Giving answers and suggestions is very tempting especially when you join a team temporarily as there is obvious time constraint and normally you are there for a reason. Answers can be easily misunderstood because of established behavior, knowledge and etc.
I prefer questions first and typically focus on a couple of areas:
- How do you make decisions?
- What are your dependencies?
- How do you deliver?
- What ?
Why these questions?
Question #1 leads to a conversation who decides what to do (business, technical), how critical situations are solved if any, what information or KPIs decisions are based on.
Question #2 leads to understanding roadblocks: technical, organizational, business, knowledge
Question #3 gives an understanding of current team’s process, how the plan, how/if collect feedback, how they deploy, ensure quality and etc.
Question #4 leads to a conversation about end users and what services/products/components are delivered to them.
Found this picture earlier in the internet and stumbled upon it recently. Statements that are very difficult to argue with. This could be a good starting point for everybody who wants to be Scrum master, Project manager, Department manager, …
What manager does? Their main focus is not on people performance and their efficiency, not about rules or KPIs. These are tools that are selected or built with your team. Instead their focus is on value creation, environment and principles.
Want to share ideas how i manage for some reasons:
- it might be helpful to others
- it is extremely curious to me if my point of view is going to be different when i read it later
- learn from others so comments and feedback are welcome
Environment. Results are very important, but we won’t be successful as a team unless each individual is fulfilled.
Style. “Ask. Understand. Change.” Process is only a tool, understanding your business is essential. Go out and talk to people. Adjust to business demand and make changes fast.
- Humor (sometimes even rude) is a big part of the game.
- Direct person. This is my natural behavior. I expect this from my team.
Problem solving. When a challenge is presented, bring along several solutions, one of which does not include spending (more) money. Always try to understand root cause – why, why, why,…
Meetings. Book a meeting only if it can’t be avoided. Prepare, engage invited people, come out with actions.
Professionalism. High internal standards push me to do things in a best way possible. Same is required from team members.
Learning. “Experts” can ruin everything as they are not accepting new information. If you are not changing and learning new things than something is wrong with you.
Change. Processes, tools, structure must always be adjusted to business needs
Winning. My definition of “winning” is that everyone wins: employees, customers, users.
While working on a network organisation concept and principles:
- Value and speed vs cost and efficiency
and giving it a try to visualise it in this document. (feel free to provide your comments)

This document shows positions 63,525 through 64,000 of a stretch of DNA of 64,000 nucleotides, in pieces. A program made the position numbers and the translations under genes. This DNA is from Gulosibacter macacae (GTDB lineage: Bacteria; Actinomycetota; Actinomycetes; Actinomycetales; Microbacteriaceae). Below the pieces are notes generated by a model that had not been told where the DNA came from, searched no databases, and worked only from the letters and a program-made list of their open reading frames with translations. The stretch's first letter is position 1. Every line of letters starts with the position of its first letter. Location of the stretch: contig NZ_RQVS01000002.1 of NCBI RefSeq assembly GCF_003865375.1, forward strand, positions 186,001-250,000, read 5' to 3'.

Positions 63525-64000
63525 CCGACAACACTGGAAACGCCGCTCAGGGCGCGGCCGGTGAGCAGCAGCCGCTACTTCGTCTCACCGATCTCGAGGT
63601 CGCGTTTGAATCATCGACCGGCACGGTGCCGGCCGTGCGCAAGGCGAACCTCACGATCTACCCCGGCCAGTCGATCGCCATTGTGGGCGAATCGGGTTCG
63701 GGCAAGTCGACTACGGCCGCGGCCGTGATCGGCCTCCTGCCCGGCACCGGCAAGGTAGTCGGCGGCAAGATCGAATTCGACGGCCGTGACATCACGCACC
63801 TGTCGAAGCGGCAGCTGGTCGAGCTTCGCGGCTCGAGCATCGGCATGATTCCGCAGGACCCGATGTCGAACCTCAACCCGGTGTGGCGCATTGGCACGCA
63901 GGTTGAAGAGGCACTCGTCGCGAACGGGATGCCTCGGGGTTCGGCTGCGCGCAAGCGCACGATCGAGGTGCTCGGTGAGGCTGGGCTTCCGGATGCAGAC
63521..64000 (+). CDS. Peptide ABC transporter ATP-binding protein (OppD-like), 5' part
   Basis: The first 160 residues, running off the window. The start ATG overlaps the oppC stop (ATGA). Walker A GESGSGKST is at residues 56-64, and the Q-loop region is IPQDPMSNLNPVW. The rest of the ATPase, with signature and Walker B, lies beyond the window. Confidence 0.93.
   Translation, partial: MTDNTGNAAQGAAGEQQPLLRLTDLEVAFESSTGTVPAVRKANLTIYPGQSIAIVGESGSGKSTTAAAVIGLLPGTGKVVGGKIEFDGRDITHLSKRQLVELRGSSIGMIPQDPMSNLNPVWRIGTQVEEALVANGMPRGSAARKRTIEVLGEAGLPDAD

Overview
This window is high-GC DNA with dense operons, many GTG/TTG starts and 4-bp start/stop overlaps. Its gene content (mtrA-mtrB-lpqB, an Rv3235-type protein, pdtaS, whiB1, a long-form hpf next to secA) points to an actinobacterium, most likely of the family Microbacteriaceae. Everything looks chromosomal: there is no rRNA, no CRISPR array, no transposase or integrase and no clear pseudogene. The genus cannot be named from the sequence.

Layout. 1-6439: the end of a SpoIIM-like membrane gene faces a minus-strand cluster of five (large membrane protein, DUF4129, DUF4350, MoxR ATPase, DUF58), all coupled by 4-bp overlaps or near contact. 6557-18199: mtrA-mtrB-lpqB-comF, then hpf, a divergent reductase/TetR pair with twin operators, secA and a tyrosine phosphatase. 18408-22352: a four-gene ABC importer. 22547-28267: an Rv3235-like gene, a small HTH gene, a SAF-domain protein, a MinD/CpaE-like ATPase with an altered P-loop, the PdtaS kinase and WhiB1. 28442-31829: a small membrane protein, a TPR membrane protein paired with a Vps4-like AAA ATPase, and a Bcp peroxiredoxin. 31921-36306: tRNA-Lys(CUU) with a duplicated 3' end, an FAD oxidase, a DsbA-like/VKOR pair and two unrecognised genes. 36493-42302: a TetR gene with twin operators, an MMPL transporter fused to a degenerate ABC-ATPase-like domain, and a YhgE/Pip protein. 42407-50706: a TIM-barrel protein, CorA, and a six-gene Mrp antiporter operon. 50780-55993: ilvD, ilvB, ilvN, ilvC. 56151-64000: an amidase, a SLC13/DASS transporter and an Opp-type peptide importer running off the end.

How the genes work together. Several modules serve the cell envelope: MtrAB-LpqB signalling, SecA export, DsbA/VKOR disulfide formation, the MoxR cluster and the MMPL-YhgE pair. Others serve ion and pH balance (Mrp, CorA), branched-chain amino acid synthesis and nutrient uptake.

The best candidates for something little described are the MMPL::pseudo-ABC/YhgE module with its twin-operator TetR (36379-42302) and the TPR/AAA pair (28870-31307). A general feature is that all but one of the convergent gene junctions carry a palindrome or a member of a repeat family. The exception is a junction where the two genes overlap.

I stumbled across the challenge which is not obvious how to solve in the best way. And whole principle of network structure can be broken if certain culture is strong in a company. The challenge i am talking about is excellence of functional skills e.g. quality, product management, development practices, analysts
We are trying to solve it introducing following activities:
- Internal unconferences with following “TODOthon” (copyright by Dainius)
- Internal communities: meetups and knowledge sharing sessions
- Education center with leads per topic
- POD Leads and Keepers decide if and how people should participate or lead certain communities
Some open questions:
- Who sets the bar? Understanding what is best can differ from POD to POD
- How to split time? When you don’t participate in daily work you loose competency and can’t contribute well to community
How do you keep excellence across the company? Not interested in solutions with functional managers
p.s. was surprised that **otify has functional managers, so they have cool way of organising projects, but organisational structure i guess is old-fashioned. before that was thinking that they have network structure.
Here is the article that shows how managers create more work for others, but necessarily contribute to value creation – http://blogs.hbr.org/2014/06/the-true-cost-of-hiring-yet-another-manager/
A large software company we worked with recently eliminated more than 40% of its supervisors, ensuring that the people who actually develop the product aren’t overburdened with managers and other functionaries.
Seems to be that idea (mentioned in my previous post “Org. design and Scrum“) of making it difficult to hire a manager is not such a bad thing after all… Especially if you want to create network organisation oriented towards value creation, but not hierarchy and functional departments.
p.s. you can read more about network organizations here – http://www.organizeforcomplexity.com/